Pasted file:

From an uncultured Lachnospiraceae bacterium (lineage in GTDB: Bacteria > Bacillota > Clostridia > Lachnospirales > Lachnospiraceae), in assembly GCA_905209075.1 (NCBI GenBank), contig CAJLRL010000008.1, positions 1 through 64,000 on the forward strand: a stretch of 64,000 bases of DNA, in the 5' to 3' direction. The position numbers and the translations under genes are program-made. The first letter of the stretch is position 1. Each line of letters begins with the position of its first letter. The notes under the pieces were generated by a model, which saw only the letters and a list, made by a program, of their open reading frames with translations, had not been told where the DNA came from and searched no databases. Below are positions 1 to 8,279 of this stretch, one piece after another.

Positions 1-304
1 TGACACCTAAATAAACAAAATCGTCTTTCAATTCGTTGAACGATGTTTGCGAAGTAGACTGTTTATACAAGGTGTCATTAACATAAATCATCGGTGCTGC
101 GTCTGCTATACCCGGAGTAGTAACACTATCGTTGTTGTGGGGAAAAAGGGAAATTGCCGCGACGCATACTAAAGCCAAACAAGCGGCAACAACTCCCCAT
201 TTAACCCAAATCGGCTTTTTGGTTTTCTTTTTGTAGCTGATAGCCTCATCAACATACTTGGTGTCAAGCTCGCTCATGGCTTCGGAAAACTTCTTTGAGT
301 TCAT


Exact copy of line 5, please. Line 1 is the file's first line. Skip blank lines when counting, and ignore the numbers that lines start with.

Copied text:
201 TTAACCCAAATCGGCTTTTTGGTTTTCTTTTTGTAGCTGATAGCCTCATCAACATACTTGGTGTCAAGCTCGCTCATGGCTTCGGAAAACTTCTTTGAGT